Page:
By April Leigh Helm, Matthew L. Helm

The majority of non-subscription genealogical pages that you encounter on the web are maintained by an individual who is interested in researching a particular person or family line. These pages usually contain information on the site maintainer’s ancestry or on particular branches of several different families rather than on a surname as a whole.

That doesn’t mean valuable information isn’t present on these sites — it’s just that they have a more personal focus.

You can find a wide variety of information on personal genealogical sites. Some pages list only a few surnames that the maintainer is researching; others contain extensive online genealogical databases and narratives. A site’s content depends on the amount of research, time, and computer skills the maintainer possesses.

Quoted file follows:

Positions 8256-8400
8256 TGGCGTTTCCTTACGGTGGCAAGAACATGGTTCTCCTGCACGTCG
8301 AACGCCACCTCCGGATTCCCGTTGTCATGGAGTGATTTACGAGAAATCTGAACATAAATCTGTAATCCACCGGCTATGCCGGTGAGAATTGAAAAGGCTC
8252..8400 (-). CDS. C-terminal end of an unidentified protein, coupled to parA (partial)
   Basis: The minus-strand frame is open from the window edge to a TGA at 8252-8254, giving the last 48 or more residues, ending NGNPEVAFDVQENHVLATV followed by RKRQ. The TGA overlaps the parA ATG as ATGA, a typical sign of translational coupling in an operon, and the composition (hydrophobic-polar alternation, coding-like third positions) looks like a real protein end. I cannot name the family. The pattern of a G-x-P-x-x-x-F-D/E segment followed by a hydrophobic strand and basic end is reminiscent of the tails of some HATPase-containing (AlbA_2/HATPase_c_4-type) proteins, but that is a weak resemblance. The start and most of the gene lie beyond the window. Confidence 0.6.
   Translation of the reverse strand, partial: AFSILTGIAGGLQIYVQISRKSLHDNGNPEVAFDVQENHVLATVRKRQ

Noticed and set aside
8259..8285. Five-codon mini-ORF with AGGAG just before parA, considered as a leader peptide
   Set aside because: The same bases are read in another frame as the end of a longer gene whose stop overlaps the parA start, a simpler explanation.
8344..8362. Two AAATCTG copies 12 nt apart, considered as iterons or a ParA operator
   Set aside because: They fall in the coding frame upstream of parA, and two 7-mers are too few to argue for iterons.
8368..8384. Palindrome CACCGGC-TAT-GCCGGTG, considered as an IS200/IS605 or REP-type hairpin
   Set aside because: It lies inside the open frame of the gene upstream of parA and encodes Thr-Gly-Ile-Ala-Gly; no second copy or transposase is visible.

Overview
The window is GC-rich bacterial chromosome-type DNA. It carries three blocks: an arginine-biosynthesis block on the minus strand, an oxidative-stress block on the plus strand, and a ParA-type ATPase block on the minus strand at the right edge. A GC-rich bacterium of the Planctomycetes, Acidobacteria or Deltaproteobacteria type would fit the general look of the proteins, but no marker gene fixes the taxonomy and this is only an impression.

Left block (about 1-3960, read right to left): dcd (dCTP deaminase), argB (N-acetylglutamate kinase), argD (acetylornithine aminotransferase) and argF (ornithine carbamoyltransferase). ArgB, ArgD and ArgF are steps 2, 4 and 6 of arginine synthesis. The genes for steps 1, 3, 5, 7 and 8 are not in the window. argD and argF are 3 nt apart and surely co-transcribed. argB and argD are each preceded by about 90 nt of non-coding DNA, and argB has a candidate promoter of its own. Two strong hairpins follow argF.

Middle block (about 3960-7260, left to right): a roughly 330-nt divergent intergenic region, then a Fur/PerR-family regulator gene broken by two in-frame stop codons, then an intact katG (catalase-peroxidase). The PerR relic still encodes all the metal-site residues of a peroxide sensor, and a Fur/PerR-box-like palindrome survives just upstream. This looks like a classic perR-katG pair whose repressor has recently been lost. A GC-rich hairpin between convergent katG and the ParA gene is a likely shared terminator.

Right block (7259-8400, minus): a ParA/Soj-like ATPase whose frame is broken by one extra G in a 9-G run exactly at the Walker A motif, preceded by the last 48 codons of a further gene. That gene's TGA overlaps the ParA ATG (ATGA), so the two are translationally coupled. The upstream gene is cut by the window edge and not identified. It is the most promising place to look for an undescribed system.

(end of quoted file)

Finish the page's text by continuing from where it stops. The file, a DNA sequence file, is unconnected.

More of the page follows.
Some common items that you see on most sites include a list of surnames, an online genealogical database, pedigree and descendant charts, family photographs, research blogs, and the obligatory list of the maintainer’s favorite genealogical Internet links.

Personal genealogical sites vary not only in content but also in presentation. Some sites are neatly constructed and use plain backgrounds and aesthetically pleasing colors. Other sites, however, require you to bring out your sunglasses to tone down the fluorescent colors, or they use lots of moving graphics and banner advertisements that take up valuable space and make it difficult to navigate through the site.

You should also be aware that the JavaScript, music players, and animated icons that some personal sites use can significantly increase your download times.

An example of a personal genealogical site is the Rubi-Lopez Genealogy Page. The Rubi-Lopez page contains articles on different lines of the family, a photo gallery, and links to other family websites.

image0.jpg

After you find a site that contains useful information, write down the maintainer’s name and e-mail address and contact him or her as soon as possible if you have any questions or want to exchange information. Personal genealogical sites have a way of disappearing without a trace because individuals frequently switch Internet service providers or stop maintaining sites.